Back in March, when Boris Johnson announced that we should work from home if we could, I packed up my belongings along with the rest of my colleagues. Most of the stuff littering my desk went in the recycling pile: old magazines, newly useless invitations, and proof copies of books I would never read. I found a box and packed everything else into it: my laptop, a charger, some notebooks, a bottle of perfume and — at the last minute — a pen in a sleek metal case that had been sitting on my desk since I joined the company six months previously. An Uber collected me on the corner and the next day, I started collaborating with my colleagues via Microsoft Teams.
As my husband and I acclimated to working alongside each other, I noticed he had become attached to the oddly luxurious pen. He’s a theatre director and playwright who spends a lot of time marking up books and scripts, so he has always been more particular about stationery than me. He even keeps his preferred writing tools (Staedtler pencils, for making notes) in a pencil case. As I said, I have no idea where this pen originally came from (it is possible that this pen had actually belonged to a colleague and I had stolen it). Now, though, it seemed to belong to my husband. “It’s a brilliant pen,” he told me seriously.
When it became obvious that we couldn’t Zoom in the same room at the same time, he started taking calls in the other room and I began to use the pen myself — when he does Zoom calls, he takes notes on his laptop, whereas I still use a notebook. That’s when I realised that the pen was, indeed, brilliant. The Caran d’Ache 849 is the only ballpoint pen I have ever owned that I don’t consider to be interchangeable with all the other pens floating around in my general possession. I do not not usually care about pens, but I would buy a pencil case for this pen alone: I want to know its whereabouts at all times.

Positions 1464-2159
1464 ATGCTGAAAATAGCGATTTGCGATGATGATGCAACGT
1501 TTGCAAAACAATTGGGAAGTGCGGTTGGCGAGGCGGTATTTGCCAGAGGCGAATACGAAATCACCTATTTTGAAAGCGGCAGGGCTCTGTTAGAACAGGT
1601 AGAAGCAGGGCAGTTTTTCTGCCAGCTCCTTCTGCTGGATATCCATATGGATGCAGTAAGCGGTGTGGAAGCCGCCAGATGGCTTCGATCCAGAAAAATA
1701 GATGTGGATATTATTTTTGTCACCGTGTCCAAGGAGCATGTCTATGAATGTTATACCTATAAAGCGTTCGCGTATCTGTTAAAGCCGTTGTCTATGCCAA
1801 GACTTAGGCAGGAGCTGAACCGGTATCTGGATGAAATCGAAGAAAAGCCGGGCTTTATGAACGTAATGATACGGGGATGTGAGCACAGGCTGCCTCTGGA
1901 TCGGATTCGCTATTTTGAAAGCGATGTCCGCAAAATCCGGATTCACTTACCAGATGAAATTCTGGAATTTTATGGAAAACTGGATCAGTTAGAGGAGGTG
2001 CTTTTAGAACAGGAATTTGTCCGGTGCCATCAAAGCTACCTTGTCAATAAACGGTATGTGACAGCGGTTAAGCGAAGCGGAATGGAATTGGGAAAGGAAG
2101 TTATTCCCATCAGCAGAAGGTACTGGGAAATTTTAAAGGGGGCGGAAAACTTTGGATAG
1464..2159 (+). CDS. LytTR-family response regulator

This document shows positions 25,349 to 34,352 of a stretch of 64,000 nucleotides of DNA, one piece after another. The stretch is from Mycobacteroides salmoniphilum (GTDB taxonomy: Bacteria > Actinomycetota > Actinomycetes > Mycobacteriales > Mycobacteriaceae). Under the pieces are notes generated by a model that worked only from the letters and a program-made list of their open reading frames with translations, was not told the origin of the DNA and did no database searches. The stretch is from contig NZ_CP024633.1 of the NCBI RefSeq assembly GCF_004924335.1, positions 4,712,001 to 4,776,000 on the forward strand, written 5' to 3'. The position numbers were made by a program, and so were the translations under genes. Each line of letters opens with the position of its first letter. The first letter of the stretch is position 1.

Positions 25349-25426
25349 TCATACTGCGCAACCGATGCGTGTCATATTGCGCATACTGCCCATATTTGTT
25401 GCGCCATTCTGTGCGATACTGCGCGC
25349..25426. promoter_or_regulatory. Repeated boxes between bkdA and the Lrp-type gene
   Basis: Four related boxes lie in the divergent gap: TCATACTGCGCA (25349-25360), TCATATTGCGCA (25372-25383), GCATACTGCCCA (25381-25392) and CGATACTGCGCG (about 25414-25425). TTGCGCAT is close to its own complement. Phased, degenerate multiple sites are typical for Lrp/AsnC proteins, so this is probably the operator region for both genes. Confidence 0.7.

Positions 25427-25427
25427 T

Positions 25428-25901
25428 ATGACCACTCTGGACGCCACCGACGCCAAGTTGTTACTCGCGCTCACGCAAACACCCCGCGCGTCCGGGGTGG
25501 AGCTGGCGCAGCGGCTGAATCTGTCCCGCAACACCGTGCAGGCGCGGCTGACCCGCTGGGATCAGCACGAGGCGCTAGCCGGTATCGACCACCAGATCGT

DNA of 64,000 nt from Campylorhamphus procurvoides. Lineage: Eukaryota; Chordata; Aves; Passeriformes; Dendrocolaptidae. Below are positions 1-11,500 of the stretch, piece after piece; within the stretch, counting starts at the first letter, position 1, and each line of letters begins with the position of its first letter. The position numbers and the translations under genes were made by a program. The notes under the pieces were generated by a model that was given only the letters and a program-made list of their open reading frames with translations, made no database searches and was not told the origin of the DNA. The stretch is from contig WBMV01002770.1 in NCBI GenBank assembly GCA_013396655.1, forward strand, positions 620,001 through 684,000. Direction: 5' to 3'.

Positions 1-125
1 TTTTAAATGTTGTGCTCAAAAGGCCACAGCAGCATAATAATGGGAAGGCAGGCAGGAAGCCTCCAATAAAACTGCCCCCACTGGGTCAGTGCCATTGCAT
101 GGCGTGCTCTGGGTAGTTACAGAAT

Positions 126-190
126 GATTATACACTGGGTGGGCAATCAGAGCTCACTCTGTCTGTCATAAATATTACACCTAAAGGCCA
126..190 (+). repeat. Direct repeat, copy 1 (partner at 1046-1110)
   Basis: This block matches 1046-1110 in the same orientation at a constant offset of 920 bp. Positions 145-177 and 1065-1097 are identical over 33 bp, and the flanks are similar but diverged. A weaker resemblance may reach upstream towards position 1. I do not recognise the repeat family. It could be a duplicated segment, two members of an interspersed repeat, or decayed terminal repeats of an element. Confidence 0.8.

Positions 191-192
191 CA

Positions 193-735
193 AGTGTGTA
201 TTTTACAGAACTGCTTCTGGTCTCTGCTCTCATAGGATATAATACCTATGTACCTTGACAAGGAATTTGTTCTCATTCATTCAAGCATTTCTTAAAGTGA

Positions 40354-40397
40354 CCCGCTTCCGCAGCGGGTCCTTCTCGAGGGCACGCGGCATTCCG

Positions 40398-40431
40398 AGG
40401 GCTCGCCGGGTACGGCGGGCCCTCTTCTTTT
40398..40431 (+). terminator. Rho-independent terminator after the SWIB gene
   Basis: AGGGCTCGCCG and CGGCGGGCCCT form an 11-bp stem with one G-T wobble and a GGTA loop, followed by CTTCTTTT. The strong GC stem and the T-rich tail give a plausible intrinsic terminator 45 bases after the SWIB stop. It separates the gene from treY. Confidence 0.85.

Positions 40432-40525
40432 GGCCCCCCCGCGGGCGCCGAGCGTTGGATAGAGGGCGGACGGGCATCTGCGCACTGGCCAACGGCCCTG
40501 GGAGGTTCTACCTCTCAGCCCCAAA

To start with, it is the perfect weight – not so light that it feels flimsy, but not cumbersome, either. Meanwhile, the hexagonal barrel means it fits in your grip just so. Even the “click” that brings the pen to life is designed to feel inherently satisfying. (It also serves as a kind of stress-reducer; I often find myself clicking and un-clicking throughout a particularly boring video call or when I am working on something complicated.) It is a ballpoint pen, so there is no risk of the ink blotting on softer paper — you can annotate a book of the flimsiest pages with it and it’s perfect for the crossword. It glides along the page, never snagging. Writing is neat and legible, if not beautiful — it’s still a ballpoint, so you’re never going to use it to write your wedding invitations.
Once I started using it, I realised it was the only pen that would do. My husband was forced to buy himself one for his own use. The pen I had brought home from work was actually a collaboration with Paul Smith, whereas he opted for the original model, which cost him £15. Mine is striped and with blue ink while his is yellow with black ink — refills are available, but we haven’t needed them yet. We are now (proudly) a two–Caran D’Ache 849 household.
My husband’s Caran d’Ache.
And a pencil case, should you wish to store your pen for safe keeping.
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